- About Us
- Mass Cards
Franciscan Crown Rosary
"Let the brothers and sisters keep the example of the Blessed Virgin Mary, the Mother of God and of Our Lord Jesus Christ, ever before their eyes. Let them do this according to the exhortation of St. Francis who held Holy Mary, Lady and Queen, in highest veneration, since she is the virgin made church. Let them also remember that the immaculate Virgin Mary, whose example they are to follow, called herself the handmaid of the Lord." TOR RULE, CHAPTER VI, #17
ORIGIN OF THE FRANCISCAN CROWN
Do not fear, Mary, for you have favor with God. Behold, you will conceive and bear a son, and shall name him Jesus. Luke 1:30-31
From the very beginning, Christians continued the Jewish tradition of praying and singing the 150 psalms as part of their sacred routine of daily prayer.
By the Middle Ages, however, a largely illiterate population could neither appreciate the historical events to which the psalms referred, nor could they memorize and recite the psalms in Latin.
Therefore, in the early 13th century a scriptural meditation was thoughtfully adapted for those who desired to participate in the sanctification of daily life through a cycle of prayer meant to complement the Divine Office chanted by the more educated monks and nuns.
What became known as the rosary was the recitation of the Aves and Paters (the Our Father and Hail Mary) that were counted off on a ring of beads numbering 150. The mysteries of the New Testament were meditated upon within this "mirror" of the 150 Old Testament psalms. Hence, Salvation History itself permeated this simple method of prayer. The repetition allowed for a rhythmic breathing, leading the participant to an inner realm of peace and calm. The rosary eventually became a favored personal devotion among many people, including the learned laity and religious.
The name rosary was derived from the rose, a flower having a great depth of symbolism. One of the spiritual titles given to the Virgin Mary, Mystical Rose, referred to her womb as the developing flower of Christ the Savior. Moreover, the patient unfolding of the five concentric petals of the rose was likened to our own patient mastery of the five senses, the integration of all the creative and life-communicating energies of a human person. Yet the blossoming of the spiritual life could only be achieved and maintained by the defensive "thorn" of daily perseverance.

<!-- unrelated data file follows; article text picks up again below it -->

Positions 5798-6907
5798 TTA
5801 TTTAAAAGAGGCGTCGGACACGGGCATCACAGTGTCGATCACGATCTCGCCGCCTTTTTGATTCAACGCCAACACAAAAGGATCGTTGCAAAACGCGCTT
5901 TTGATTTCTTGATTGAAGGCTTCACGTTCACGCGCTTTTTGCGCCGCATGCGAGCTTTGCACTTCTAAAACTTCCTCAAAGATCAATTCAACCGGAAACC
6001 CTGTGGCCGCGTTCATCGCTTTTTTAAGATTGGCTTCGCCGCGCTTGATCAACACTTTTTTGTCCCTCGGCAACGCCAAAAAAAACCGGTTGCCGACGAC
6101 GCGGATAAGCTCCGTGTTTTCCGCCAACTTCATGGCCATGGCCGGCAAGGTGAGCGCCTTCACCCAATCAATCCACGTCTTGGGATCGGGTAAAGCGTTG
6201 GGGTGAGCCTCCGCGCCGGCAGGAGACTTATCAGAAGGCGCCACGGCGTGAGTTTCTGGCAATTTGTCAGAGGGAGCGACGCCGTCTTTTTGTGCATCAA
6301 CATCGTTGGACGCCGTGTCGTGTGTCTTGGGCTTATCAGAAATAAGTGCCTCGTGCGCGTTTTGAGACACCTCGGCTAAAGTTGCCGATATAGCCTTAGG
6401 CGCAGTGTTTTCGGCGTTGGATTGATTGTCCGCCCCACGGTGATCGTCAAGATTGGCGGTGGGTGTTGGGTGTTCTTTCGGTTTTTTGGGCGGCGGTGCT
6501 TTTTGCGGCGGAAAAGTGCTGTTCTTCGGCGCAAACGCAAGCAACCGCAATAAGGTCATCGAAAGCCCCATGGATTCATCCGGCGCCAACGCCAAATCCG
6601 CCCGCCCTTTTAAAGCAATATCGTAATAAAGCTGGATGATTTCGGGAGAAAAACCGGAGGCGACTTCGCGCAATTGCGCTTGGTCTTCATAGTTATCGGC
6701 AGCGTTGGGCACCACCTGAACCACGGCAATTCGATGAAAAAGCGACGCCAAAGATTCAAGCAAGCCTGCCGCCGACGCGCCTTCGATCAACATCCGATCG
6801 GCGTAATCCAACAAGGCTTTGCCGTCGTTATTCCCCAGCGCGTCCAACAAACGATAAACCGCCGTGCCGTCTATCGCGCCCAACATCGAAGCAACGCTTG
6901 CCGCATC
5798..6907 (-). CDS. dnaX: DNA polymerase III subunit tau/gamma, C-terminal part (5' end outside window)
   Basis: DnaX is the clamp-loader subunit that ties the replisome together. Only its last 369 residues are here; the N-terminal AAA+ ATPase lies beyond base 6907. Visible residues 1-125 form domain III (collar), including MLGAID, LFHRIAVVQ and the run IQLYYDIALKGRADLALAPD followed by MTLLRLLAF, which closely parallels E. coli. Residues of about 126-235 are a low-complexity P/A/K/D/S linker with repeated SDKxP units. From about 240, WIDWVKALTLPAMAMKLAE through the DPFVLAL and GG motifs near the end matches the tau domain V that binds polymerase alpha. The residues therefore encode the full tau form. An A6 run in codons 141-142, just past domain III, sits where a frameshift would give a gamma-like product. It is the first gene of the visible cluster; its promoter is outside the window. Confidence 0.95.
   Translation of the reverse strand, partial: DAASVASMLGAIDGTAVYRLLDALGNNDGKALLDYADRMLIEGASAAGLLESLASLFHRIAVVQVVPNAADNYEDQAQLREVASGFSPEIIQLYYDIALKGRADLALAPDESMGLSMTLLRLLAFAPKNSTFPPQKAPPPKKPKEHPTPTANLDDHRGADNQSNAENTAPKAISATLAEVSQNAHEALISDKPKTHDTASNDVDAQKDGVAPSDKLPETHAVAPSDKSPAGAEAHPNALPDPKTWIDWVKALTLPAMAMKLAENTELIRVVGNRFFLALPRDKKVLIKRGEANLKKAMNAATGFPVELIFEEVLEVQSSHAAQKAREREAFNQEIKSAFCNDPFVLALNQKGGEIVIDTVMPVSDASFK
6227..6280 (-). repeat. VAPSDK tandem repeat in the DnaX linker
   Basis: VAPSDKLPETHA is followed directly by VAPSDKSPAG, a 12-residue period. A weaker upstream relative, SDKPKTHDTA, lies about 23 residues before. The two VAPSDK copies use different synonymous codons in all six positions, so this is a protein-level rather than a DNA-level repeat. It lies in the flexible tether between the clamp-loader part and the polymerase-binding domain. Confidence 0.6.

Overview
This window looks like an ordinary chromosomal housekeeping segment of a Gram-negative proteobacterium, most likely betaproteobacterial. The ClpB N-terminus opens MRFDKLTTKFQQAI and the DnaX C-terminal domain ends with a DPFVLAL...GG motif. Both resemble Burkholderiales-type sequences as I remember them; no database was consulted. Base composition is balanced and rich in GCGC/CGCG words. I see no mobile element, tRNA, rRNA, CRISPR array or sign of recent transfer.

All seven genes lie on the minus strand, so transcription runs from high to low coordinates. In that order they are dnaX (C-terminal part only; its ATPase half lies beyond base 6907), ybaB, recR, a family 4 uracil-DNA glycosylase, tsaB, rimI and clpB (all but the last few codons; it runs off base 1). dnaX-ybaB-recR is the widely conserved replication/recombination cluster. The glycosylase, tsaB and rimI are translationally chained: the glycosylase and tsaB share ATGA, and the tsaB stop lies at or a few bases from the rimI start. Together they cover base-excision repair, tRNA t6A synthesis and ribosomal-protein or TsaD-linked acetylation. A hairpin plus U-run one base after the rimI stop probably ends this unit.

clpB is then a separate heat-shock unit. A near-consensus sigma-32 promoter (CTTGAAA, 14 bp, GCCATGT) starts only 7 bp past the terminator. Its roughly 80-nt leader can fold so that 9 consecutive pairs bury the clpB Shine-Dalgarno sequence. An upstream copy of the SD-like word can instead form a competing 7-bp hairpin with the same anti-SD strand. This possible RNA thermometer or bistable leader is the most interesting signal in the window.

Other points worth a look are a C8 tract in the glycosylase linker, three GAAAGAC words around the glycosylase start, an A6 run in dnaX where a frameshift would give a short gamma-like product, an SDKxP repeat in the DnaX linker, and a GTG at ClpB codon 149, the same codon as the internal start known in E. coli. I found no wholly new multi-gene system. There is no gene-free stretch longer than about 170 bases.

Through the centuries the Dominican Order has been very influential in the promotion of the rosary as we know it today. Other religious communities also developed and practiced their own particular form of this prayer.
The Franciscan rosary, or as it is properly called, The Franciscan Crown, dates to the early part of the 15th century. At that time a young man who found spiritual joy in weaving a crown of wild flowers for a beautiful statue of Mary decided to enter the Franciscan Order. After entering the community, however, he was saddened when he no longer found the time to gather flowers for his personal devotion. One evening, while feeling tempted to abandon his vocation, he received a vision of the Blessed Virgin Mary. The Virgin Mother encouraged the young novice to persevere by reminding him of the joyfulness of the Franciscan spirit. She also instructed him to meditate daily on seven joyful events from her own life as a new form of the rosary. Instead of a crown of flowers, the novice would now weave a crown of prayers. Before long, many other Franciscans began to pray the Crown and soon it spread to the entire Order, becoming officially established in 1422.
In addition to developing this Marian devotion, the Franciscans are credited with adding the final words to the Hail Mary, Holy Mary, Mother of God, pray for us sinners now and at the hour of our death. In 1263, Saint Bonaventure, Minister General of the Order, encouraged liturgical devotion honoring the mystery of the Visitation. Saint Bonaventure also popularized the daily triple recitation of the Angelus which it is believed Saint Francis initiated after visiting the Holy Land. Francis was deeply impressed by the Muslim practice of stopping to pray several times a day, and desired to Christianize this pious custom. A Franciscan pope, Sixtus IV (1471-1485), introduced the feast of the Immaculate Conception and the feast of Saint Joseph as husband of Mary. He also issued the first papal pronouncement encouraging the rosary as in invaluable instrument of personal and societal conversion.
Taken from The Franciscan Crown a beautiful booklet available in most Catholic Book stores Courtesy of The Franciscan Friars of Marytown